PRO 365 Social Justice
This seven session course will examine the role of justice in Judaism, particularly in the globalized world in which we live. We will look at classic concepts such mipnei darkhei shalom and tikkun olam, modern philosophers on the role of justice in Judaism such as Salanter, Heschel and Levinas and perhaps most importantly explore how contemporary Jews can understand justice as a religious expression in the context of our personal theologies. (2 credits)

PRO 367 Jewish Environmentalism Today (Taught in conjunction with COEJL)
What’s happening Jewishly when it comes to the environment? Why is Judaism inherently a ‘green’ religion? From advocacy for environmental protection and energy independence, to sustainability practices and energy efficiency, to the Jewish food movement, this class will provide an overview of Jewish environmentalism today and the ongoing work in the Jewish community to be more energy aware and sustainable in its practices. This course will count as a professional skills or a general elective. (2 credits)

PRO 369 Expressions of American Judaism
This course will take a comprehensive look at the current state of Judaism in America, with attention paid to the history of denominational and non-denominational Jewish expressions. This course will fulfill the Contemporary Denominations and Contemporary History requirements or count as an elective. (2 credits)

PRO 371 Contemporary Denominations
Survey of the various streams of Jewish religious life in the US and the world. In each case there will be an examination of history, principal institutions and current hot issues. (2 credits)

PRO 373 Critical Issues
A study of pressing modern issues facing the Jewish community. (2 credits)

PRO 373 Marketplace Professional Skills  Sandra Kilstein and guest presenters
This class will bring in a series of speakers to discuss important areas of non-profit management and professional conduct that are relevant to the various settings of clergy practice that will also help students prepare for the job market. Topics to be discussed will include budget planning and presentation, strategic planning, community organization, PR and marketing, legal issues and much more. (2 credits)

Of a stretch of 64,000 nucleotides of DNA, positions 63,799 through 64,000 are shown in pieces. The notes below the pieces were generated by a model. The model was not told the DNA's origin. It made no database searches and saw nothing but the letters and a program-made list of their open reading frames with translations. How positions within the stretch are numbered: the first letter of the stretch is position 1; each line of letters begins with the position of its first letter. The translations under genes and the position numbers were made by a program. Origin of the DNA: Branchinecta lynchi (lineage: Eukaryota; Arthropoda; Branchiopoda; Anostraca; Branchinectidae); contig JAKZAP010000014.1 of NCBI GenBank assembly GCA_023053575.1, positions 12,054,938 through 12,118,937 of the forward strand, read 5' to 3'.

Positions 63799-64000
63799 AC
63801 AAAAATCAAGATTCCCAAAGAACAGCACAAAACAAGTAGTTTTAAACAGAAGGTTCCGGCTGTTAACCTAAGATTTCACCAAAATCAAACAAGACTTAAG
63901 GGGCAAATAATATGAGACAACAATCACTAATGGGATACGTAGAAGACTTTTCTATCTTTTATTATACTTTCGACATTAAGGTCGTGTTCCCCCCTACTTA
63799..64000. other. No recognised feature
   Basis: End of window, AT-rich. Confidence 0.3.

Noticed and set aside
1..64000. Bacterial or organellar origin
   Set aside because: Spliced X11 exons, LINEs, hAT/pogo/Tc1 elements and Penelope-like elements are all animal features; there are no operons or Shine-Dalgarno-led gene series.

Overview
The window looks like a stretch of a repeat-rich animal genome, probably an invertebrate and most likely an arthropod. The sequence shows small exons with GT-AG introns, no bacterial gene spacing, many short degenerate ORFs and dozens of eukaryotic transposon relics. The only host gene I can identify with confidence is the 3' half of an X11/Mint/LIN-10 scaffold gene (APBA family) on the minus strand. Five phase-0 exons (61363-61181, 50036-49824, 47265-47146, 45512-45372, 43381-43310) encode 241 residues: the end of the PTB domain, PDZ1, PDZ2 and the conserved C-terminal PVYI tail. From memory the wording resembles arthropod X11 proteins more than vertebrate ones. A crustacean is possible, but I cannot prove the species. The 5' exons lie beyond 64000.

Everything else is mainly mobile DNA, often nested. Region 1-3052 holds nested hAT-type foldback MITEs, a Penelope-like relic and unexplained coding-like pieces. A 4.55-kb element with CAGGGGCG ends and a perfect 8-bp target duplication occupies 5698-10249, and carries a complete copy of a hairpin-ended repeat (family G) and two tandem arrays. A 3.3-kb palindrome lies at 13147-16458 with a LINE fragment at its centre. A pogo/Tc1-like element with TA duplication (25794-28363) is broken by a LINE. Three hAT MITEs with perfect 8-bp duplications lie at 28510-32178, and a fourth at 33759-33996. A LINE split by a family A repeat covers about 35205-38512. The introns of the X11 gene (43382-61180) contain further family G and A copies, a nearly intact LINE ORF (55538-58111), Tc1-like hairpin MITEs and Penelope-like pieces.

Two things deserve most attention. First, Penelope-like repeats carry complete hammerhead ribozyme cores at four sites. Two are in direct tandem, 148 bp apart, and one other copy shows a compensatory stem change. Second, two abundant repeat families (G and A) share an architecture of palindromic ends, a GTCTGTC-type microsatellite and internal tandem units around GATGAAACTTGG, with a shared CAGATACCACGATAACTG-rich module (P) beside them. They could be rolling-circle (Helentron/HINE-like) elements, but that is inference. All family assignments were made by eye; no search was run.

PRO 373 Community Building What is a Kehillah Kedoshah?:
An exploration of the individual and the community, sacred encounters and the role of relationships. This course will be a journey to a better understanding of how to build sacred community. We will discuss ideas which have evolved through the generations “ on the on-going, timeless concept of Jewish community. What is it? What has it been? What might it be? And how can our leadership enable and empower people to make the ordinary into something sacred? We will explore ideas of identity and sacred encounters from many different teachers, leading to a new understanding of our own roles in the development of kehillot kedoshot. (This course can count as a professional skills elective, a general elective, or as a professional skills critical issues class.) (2 credits)

PRO 374 History of Anti-Semitism
The course will consist of an overview of antisemitism, from the ancient world to contemporary times, in the larger context of world history. Students will become familiar with both primary and secondary sources, as well as with other illustrative material (film, art, literature). The course, tailored to the needs of synagogue professionals, will cover the main phases or periods of antisemitism throughout history, and students will learn the differences between these manifestations as well the continuity between the periods. The course will cover the ancient world; early and Medieval Christianity (religious antisemitism); the modern period, including the forces of nationalism, racism, and socialism, in which anti-Judaism moved into “antisemitism”; and the contemporary world—Anti-Zionism, the radicalization of Islam, the “New Antisemitism.” We analyze in detail the special case of antisemitism in the United States. Important topics for the synagogue professional—the measurement of antisemitism, the psychology of antisemitism, and the counteraction of antisemitism—are covered. This class can count toward the Modern History requirement. (2 credits)

PRO 377 ISRAELITY: A 21st century Lens on Living Israel
This course has been designed as an effort to help each student develop a more nuanced approach in developing a personal understanding and a better grounding in his/her relationship with the State of Israel. By inviting a series of outside speakers representing many different organizations and approaches, we will try to gain perspective on a range of connections to Israel life, culture and politics, concentrating on issues less highlighted in popular media. As a class, we will try to process the broad scope of opinions, facts, and approaches. It is hoped that this process of hearing from many different viewpoints, and analyzing them together will lead each student, as an individual and as a member of the clergy, to a more concrete personal grounding in feelings and in facts. (2 credits)

PRO 380 Rabbi as Zionist Leader